DIY Fluidized Bed Aquarium Filter

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Both fresh and saltwater aquariums can benefit from fluidized bed filters.
Both fresh and saltwater aquariums can benefit from fluidized bed filters. (Image: Stockbyte/Stockbyte/Getty Images)

Fluidized bed filters use sand suspended in water to purify aquarium water. Water running through a sand bed suspends the sand particles, creating a relatively huge surface area-to-volume ratio, encouraging the growth of beneficial bacteria that break down fish waste. Despite their utility, fluidized bed filters have a relatively simple design, lending themselves to DIY versions.

Materials

You can get most of the supplies you need to build a working fluidized bed filter from the hardware store and a grocery store. Specifically, you will need several cups of playground sand, bulkhead fittings you can purchase online, a tall water container like a nalgene bottle, vinyl tubing or PVC that can fit onto your bulkhead fittings, and an aquarium pump rated to move at least five times the volume of your aquarium per hour. Since this project is very customizable, you will probably need to experiment with the specifics, such as the diameter of your bulkhead fittings. Pick your bulkhead fittings and tubing based on the outlets of your pump. A 5-gallon bucket can help with assembly.

Drilling and Plumbing

You will need to drill two holes in the lid to your bottle. Make sure you leave enough room between both the bottles and the threads of the bottle. You need to leave enough room to accommodate the outer diameter of the bulkhead fittings. It's very important you can screw the lid shut tightly. Teflon plumber's tape will help seal the joint, as will the rubber or silicone flanges that come with bulkheads. One tubing will be the inlet and the other will be the outlet. Cut three lengths of flexible tubing or PVC pipe. Two will have to be long enough to go from the aquarium to the filter, and one will have to be long enough to go from the bottom of the lid to the bottom of the filter. If you use vinyl tubing, the tubing ends will just slip over the bulkhead fittings.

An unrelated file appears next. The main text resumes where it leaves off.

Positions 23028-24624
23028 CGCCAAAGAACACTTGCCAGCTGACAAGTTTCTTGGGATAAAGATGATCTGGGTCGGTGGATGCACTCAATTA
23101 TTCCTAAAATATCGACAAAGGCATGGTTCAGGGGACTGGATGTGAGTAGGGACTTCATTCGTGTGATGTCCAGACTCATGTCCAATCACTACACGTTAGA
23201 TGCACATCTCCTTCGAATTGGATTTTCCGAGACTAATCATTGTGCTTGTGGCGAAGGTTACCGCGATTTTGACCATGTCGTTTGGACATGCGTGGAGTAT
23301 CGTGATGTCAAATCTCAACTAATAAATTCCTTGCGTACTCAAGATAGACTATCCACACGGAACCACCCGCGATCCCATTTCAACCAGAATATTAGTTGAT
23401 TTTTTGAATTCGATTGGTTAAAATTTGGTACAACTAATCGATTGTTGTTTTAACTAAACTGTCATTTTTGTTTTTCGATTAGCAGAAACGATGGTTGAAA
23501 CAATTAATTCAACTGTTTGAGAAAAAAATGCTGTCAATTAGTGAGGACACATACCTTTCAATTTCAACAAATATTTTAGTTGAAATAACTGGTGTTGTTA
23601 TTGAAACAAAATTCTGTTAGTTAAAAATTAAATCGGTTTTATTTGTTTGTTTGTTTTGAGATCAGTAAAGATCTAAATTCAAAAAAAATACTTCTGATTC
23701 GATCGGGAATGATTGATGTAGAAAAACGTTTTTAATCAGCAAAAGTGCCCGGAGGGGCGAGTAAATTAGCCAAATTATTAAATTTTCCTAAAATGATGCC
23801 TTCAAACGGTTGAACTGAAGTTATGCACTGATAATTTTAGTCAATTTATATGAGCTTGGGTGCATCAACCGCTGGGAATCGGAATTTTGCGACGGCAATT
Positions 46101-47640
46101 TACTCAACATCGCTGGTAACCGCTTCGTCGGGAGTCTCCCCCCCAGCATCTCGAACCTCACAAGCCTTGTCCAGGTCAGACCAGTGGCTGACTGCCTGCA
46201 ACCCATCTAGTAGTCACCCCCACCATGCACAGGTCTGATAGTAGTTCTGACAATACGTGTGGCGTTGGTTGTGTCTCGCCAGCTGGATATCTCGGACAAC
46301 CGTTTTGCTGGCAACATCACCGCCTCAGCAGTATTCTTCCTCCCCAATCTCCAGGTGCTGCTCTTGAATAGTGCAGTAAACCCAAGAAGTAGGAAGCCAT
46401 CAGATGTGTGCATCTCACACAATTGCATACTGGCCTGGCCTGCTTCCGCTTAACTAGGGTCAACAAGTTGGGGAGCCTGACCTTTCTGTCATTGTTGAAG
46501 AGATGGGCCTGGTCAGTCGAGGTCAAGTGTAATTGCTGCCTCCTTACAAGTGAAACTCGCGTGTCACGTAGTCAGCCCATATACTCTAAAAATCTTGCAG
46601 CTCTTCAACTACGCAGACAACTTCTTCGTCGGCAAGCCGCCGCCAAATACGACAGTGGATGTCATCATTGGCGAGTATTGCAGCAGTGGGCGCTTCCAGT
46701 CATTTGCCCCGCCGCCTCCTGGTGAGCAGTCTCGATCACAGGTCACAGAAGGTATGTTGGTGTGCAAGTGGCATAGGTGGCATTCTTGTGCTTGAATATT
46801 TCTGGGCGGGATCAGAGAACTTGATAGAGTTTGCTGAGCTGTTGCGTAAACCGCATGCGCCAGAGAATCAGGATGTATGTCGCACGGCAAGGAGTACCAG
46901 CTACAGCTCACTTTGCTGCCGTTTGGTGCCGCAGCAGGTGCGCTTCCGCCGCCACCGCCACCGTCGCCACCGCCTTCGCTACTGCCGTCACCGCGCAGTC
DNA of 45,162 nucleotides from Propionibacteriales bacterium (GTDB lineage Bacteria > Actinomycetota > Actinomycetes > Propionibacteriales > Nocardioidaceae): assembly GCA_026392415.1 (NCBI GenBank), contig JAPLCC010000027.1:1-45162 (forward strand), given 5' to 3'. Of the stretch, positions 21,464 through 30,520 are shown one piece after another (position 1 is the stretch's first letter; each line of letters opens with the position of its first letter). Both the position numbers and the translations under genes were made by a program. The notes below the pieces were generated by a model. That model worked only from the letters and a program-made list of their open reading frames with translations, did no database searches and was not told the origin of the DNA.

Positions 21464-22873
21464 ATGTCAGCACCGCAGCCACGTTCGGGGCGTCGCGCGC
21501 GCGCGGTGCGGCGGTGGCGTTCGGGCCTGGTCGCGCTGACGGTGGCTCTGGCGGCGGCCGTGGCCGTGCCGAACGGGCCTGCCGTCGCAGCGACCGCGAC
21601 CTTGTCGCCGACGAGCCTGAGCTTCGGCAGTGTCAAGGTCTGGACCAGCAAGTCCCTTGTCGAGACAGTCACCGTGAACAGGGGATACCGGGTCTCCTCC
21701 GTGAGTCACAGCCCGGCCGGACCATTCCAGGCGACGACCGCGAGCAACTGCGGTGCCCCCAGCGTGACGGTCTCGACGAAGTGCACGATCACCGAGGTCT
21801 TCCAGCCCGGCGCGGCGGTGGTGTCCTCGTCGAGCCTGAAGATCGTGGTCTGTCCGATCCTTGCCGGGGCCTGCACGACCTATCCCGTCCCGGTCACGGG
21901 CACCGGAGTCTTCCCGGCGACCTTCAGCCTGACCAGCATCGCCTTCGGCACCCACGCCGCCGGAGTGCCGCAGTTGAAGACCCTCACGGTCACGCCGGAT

Assembly

Once you finish your drilling, cutting and other plumbing, assembly does not take long. First, attach all your tubing to your bulkhead fittings. One tube should go from the aquarium pump to the filter inlet. Attach the shortest of the three tubes to the inner side of the inlet bulkhead fitting. Then, attach a length of tubing to the outlet fitting.

Next, rinse your sand. To do that, put it in a bowl, and fill with water. Stir the sand and pour off the water. Repeat until the water you pour off is no longer cloudy. Then, fill your 5-gallon bucket halfway. This way you can submerge your pump, the inlet/outlet tubes and the container. Once you fill the container, dump your sand into the container and screw the lid on tightly. You may need to experiment with the exact amount of sand you can add.

Cautions

You need to test everything in a bucket or a tub to make sure none of the joint leak. Never use a glass or flimsy container, since the pump could cause it to break under pressure. You also need to make sure the pump and outlet tubes are anchored to avoid spraying water everywhere. Ideally, you will want to set up your filter in a sump in case of leaks.

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